Hello Hot Rod at Home in $100K Harrison E. Johnson Memorial

March 16, 2023

Hello Hot Rod breaks his maiden Nov. 13, 2020 at Laurel Park (Maryland Jockey Club)

Maryland Jockey Club Press Release

LAUREL, Md.— Brittany Russell didn’t have to think twice when owner George Sharp reached out a couple months back to ask if the Maryland’s two-time defending trainer of the year had room for one more horse.

It was really cool, actually. George called me and said, ‘Hey I’m thinking of sending you a horse,’ and I said, ‘Please tell me it’s Hot Rod.’ He started laughing and said, ‘Yeah,’” Russell said. “It’s mostly because he’s Maryland-bred and George has a lot of horses. Hot Rod should be here. He should be in Maryland, so that’s primarily why he sent him back.”

Now 5, Hello Hot Rod is entered to make his return to stakes company Saturday in the 35th running of the $100,000 Harrison E. Johnson Memorial at Laurel Park, one of five stakes worth $450,000 in purses headlined by the $100,000 Private Terms for 3-year-olds and $100,000 Beyond The Wire for 3-year-old fillies.

Also on the 10-race program are a pair of $75,000 stakes for Maryland-bred/sired horses, the six-furlong Not For Love for 4-year-olds and up and seven-furlong Conniver for fillies and mares 4 and older.

First race post time is 12:25 p.m.

Ellen Charles’ Hillwood Stable, Hello Hot Rod’s breeder, won the Johnson for 4-year-olds and up going one mile with Cordmaker in 2019 and 2021. By Mosler out of the Tiznow mare Hello Now, Hello Hot Rod is a half-brother to retired multiple stakes winner Hello Beautiful, who Russell also trained.

Purchased for $10,000 as a yearling, Hello Hot Rod raced four times for co-owners Russell and Dark Horse Racing, the first three at Laurel, where he won back-to-back starts under Russell’s husband, champion jockey Sheldon Russell, in the fall of 2020 before being sent to New York to open his 3-year-old season in the January 2021 Jimmy Winkfield at Aqueduct.

Hello Hot Rod earned his lone stakes victory in the Winkfield and nine days later fetched $335,000 at Fasig-Tipton’s Kentucky mixed sale and was moved to Midwest-based trainer Shawn Davis. Though he came back to be fourth in the Federico Tesio at historic Pimlico Race Course, Hello Hot Rod raced in Ohio, Florida, Texas, Oklahoma and Arkansas before rejoining Russell in January.

After we sold him I cried for like 24 hours and Sheldon said, ‘Why did you sell that horse?’ We did so well in the sale, but I couldn’t get over it. We did so well with him and he was just so nice to have around,” Russell said. “He’s just a really cool horse. Having him back in the barn, he’s right in the first row of stalls and when you walk in he’s one of the first horses you see. He knows he’s home.”

Hello Hot Rod won two of 12 starts after being sold, successive allowance triumphs last fall at Remington Park, and was off the board in a pair of stakes before returning to Laurel to be third in a one-mile allowance Feb. 12, contested over a muddy and sealed main track. He drew Post 3 in a field of eight for the Johnson and will be ridden by Jorge Vargas Jr.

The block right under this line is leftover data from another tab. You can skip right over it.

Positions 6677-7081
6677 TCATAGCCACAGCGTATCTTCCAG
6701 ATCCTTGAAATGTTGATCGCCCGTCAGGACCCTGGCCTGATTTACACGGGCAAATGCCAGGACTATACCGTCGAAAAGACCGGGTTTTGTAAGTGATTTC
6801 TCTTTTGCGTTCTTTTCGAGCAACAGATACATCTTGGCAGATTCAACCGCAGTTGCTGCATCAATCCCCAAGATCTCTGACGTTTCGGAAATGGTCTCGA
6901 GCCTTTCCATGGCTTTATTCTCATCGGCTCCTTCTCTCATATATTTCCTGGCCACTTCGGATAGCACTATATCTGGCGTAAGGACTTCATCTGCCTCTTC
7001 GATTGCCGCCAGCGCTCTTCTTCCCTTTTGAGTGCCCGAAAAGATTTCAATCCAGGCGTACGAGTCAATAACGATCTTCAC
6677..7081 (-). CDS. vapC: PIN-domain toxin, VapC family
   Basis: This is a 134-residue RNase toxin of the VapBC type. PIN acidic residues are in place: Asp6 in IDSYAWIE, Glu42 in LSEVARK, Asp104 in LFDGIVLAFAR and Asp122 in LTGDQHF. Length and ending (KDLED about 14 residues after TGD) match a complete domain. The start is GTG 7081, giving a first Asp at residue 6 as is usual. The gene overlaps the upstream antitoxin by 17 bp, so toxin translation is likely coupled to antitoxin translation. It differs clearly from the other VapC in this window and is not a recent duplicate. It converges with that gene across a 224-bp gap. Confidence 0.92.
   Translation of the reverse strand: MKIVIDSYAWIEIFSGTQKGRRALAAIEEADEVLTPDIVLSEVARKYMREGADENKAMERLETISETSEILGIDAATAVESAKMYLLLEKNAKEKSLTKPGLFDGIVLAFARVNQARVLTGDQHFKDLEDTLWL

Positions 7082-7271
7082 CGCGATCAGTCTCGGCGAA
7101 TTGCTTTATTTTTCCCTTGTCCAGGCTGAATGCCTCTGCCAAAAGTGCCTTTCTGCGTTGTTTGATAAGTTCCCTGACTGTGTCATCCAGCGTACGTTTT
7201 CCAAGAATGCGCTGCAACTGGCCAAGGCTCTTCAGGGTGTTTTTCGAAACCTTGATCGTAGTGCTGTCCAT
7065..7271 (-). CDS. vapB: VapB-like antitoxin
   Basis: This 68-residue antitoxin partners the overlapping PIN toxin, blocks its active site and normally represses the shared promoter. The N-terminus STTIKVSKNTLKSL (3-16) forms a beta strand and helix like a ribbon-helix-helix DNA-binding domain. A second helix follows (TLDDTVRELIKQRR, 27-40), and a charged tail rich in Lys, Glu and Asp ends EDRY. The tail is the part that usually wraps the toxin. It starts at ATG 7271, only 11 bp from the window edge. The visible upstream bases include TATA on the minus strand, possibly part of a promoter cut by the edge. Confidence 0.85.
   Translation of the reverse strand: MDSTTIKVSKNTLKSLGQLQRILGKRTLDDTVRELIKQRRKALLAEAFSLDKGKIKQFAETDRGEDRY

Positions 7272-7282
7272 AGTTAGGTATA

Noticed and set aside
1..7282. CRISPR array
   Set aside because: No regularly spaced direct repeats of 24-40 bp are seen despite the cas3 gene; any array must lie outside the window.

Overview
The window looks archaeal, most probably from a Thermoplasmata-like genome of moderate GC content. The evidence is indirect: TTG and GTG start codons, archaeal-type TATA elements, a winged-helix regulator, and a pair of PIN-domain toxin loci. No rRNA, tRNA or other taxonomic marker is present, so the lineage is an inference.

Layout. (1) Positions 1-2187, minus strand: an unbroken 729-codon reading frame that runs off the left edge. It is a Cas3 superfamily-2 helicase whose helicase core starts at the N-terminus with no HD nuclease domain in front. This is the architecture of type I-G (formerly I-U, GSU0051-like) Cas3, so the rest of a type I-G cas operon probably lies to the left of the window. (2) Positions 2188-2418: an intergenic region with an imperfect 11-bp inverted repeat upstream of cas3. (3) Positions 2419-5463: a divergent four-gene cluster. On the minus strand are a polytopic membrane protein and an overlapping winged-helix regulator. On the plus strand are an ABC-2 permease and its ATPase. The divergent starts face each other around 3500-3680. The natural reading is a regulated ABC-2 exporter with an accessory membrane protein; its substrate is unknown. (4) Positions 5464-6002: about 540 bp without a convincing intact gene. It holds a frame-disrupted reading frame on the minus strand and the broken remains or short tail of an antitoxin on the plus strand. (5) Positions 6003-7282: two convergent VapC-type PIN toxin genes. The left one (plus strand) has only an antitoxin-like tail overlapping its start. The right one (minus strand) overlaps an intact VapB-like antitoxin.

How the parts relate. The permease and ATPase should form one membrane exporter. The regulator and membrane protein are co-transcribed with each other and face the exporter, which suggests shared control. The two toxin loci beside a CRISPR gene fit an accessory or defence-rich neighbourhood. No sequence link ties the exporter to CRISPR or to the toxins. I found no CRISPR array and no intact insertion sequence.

“He really grew up. He’s always been a real classy, laid-back type and he’s still like that. He’s a little more racy now, though,” Russell said. “When the guys gallop him in the morning he takes a hold. He’s a lot of horse to sit on. He might have been a little more laid back early on when we had him as a 2-year-old, but he’s also figured the game out. He’s seen a lot of places and traveled a lot of miles.”

Sterling Road Stables and LBR Racing Stable’s American d’Oro defeated Hello Hot Rod in the Feb. 12 allowance and cuts back in his first stakes attempt since finishing sixth in Laurel’s Richard W. Small and Robert T. Manfuso to end 2022. Thomas Coulter’s Nimitz Class won the Manfuso and 1 1/16-mile John B. Campbell Feb. 18 at Laurel and returns looking for a third straight stakes victory.

Ournationparade’s last win came in last year’s Maryland Million Classic (Jim McCue)

Morris Kernan Jr., Yo Berbs and Jagger Inc.’s Ournationonparade, winner of the 2022 Maryland Million Classic first off the claim for trainer and co-owner Jamie Ness, will attempt to turn the tables in the Johnson. The 6-year-old gelding ran second in the Campbell and Small and third in the Manfuso and one-mile Jennings Jan. 21.

“He’s run second a couple times, he’ll like the [distance and] he’s doing fine. He’s Maryland-bred so I like to try to run him there,” said Parx-based Ness, who leads Russell in wins, 27-22, at Laurel’s winter meet. “He fires every time and when he gets beat he just gets beat by a better horse that day. I expect the same kind of effort from him again.”

Built Wright Stables’ Double Crown is looking for his first win since a 42-1 upset of he one-mile Kelso (G2) last October at Aqueduct. In his two most recent races, he was third in a one-mile allowance Jan. 30 at Parx and sixth in the Campbell.

“He looked like he was in good position on the backstretch coming up and then nothing. He just flattened out,” owner-trainer Norman ‘Lynn’ Cash said. “He’s not running the best that he’s run. We’ll see. I think he’s a horse that, just like with the Kelso, he kind of came out of the blue and I think that’s him. You keep putting him there and one of these days the race will come back to him and he’ll be there.”

Treasure Trove, also owned and trained by Cash, American Patrol and Rough Sea complete the field.

The Harrison E. Johnson honors the Bowie-based trainer who died at age 45 in the crash of a plane he was piloting from Saratoga to Virginia. A native of Adelphi, Md., his best horse was 1973 Hopeful (G1) winner Gusty O’Shay, named that year’s Maryland-bred 2-year-old champion.

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